Bruce Springsteen eloquently eulogized his friend of more than four decades and E Street Band saxophonist Clarence Clemons Tuesday at a private funeral at a small church in Palm Beach, Fla.
The roughly two-hour service for the 69-year-old Clemons, known as the Big Man and Springsteen's main foil onstage over their long careers, was at the Royal Poinciana Chapel on this manicured island of the rich and famous. Faint strains of music could be heard outside the small gray church.
Springsteen, among those delivering eulogies, spoke of his long kinship with Clemons, according to those leaving the church.
Singer Jackson Browne and members of the E Street Band, including guitarist Steven Van Zandt and Springsteen's wife, Patti Scialfa, also were on hand. Miami Heat General Manager Pat Riley was seen leaving the church, which is beside the historic estate of tycoon Henry Flagler and nearby the tony Breakers hotel.
In a statement posted on his Internet site, Springsteen said, "Clarence lived a wonderful life. He carried within him a love of people that made them want to love him. He created a wondrous and extended family. He loved the saxophone, loved our fans and gave everything he had every time he stepped on stage."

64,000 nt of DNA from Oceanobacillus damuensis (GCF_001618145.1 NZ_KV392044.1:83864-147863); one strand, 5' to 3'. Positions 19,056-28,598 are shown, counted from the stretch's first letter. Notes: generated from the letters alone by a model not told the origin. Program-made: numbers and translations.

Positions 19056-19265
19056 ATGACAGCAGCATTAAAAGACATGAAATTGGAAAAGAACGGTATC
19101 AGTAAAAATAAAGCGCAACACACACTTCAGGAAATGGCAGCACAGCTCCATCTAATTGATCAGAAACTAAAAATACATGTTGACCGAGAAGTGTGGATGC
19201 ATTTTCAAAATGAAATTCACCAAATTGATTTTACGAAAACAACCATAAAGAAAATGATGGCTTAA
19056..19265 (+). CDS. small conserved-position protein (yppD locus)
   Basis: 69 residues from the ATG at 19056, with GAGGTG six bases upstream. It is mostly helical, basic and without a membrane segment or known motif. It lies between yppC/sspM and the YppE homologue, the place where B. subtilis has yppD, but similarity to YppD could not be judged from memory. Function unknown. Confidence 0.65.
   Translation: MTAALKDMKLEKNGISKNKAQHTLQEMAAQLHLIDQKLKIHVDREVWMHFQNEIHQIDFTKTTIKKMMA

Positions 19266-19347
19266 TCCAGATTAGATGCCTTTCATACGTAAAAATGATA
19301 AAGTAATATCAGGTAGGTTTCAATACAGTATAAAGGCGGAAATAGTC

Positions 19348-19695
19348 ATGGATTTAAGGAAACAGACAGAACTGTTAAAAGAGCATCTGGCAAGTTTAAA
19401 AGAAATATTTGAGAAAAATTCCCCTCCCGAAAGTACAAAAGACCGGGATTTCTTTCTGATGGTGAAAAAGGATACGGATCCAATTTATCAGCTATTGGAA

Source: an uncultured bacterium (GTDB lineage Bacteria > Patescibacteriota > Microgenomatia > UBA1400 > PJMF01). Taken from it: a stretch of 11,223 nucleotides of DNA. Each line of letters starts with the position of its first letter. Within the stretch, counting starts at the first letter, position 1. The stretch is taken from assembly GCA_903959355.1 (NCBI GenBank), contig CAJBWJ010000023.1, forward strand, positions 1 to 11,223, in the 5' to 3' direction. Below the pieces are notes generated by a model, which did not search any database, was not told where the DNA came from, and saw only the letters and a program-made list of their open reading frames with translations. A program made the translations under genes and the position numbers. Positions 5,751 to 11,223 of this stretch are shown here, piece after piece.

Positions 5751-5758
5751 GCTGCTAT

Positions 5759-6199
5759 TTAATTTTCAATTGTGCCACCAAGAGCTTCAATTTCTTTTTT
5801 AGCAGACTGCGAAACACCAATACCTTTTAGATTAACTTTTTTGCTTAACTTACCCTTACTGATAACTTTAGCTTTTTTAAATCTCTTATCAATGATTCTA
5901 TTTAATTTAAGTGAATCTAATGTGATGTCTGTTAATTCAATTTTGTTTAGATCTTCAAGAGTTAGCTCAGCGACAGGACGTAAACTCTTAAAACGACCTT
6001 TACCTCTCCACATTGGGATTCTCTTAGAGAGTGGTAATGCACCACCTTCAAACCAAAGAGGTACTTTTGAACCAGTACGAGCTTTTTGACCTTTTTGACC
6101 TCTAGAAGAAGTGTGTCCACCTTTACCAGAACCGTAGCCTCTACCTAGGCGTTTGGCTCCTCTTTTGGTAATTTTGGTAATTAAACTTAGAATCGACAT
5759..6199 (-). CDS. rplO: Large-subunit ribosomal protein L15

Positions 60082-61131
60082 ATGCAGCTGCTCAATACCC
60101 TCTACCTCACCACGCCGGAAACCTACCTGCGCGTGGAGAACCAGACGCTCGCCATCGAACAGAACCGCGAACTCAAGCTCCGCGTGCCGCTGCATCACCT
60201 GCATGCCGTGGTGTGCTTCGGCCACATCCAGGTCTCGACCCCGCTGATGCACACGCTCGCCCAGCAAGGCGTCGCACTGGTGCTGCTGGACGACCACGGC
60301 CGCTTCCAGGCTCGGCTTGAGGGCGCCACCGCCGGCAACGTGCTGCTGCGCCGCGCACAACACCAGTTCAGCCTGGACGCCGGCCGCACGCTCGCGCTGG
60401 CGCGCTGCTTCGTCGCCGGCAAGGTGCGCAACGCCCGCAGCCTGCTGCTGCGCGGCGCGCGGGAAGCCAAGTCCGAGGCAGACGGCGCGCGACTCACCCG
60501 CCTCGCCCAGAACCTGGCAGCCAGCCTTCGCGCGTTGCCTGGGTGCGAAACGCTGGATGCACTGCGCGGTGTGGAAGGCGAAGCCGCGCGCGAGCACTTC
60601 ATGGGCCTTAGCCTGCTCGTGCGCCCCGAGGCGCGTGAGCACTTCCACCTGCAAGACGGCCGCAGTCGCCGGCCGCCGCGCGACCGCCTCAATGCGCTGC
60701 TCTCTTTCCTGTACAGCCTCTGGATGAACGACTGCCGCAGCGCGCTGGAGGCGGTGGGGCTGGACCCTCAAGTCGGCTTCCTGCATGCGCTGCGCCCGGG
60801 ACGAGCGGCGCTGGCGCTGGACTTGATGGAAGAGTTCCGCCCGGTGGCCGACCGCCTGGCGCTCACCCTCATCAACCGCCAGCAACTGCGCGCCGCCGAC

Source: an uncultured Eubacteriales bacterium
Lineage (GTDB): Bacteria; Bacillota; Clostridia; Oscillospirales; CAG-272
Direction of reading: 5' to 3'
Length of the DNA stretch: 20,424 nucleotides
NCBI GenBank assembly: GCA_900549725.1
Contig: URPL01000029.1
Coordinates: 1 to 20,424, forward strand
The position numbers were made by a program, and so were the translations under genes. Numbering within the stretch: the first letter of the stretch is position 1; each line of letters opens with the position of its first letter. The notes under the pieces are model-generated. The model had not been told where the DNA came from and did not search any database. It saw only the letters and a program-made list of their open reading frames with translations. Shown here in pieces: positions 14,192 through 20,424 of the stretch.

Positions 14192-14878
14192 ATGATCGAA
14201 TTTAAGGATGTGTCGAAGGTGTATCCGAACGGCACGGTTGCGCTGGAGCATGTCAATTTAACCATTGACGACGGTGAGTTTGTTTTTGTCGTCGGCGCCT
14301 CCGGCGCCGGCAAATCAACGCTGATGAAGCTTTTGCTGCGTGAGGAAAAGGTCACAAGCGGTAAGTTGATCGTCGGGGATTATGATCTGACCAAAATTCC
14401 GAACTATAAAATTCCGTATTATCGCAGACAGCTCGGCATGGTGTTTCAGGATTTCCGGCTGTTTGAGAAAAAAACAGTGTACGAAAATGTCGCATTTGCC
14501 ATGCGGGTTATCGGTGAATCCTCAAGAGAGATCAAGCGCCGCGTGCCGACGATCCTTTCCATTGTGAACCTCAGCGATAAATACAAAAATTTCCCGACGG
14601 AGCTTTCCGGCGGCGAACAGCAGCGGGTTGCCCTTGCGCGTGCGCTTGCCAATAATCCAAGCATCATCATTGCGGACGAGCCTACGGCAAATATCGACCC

Trauma caused Dunn's death
"Jackass" daredevil Ryan Dunn and his passenger died from the impact of the violent car crash and the resulting fire, according to a coroner's report Tuesday.
The Chester County coroner listed blunt force trauma and thermal trauma as the official causes of death for both men.
Toxicology results will take four to six weeks to complete, coroner's office spokeswoman Patty Emmons said.
The 34-year-old Dunn and passenger Zachary Hartwell died early Monday, shortly after leaving a pub in West Chester where Dunn had tweeted a photo of the pair and a third man drinking just hours before the crash. The photo has since been taken down.
A preliminary examination of the crash site suggested that Dunn's Porsche might have been traveling more than 100 mph in the
55 mph zone when it jumped a guardrail, flew into a wooded ravine, struck a tree and burst into flames.
The 30-year-old Hartwell was credited as a production assistant for the second "Jackass" movie.
Brooklyn nixes street art show
"Art in the Streets," the popular and controversial exhibition of graffiti and street art at the Museum of Contemporary Art, was expected to travel to the Brooklyn Museum in 2012 following its run here in L.A., where it has been drawing big crowds.
But on Tuesday, the Brooklyn Museum announced that it is canceling plans to host the exhibition, blaming the economic downturn. The show was expected to open in New York on March 30 and to run through July 8, 2012.
Arnold L. Lehman, director of the Brooklyn Museum, said in a statement that the cancellation "became necessary due to the current financial climate."
"Art in the Streets" opened at MOCA's Geffen Contemporary space in Little Tokyo in April. At the time, the L.A. Police Department said that the show had become a magnet for illegal taggers who wanted to leave their marks in the surrounding neighborhood.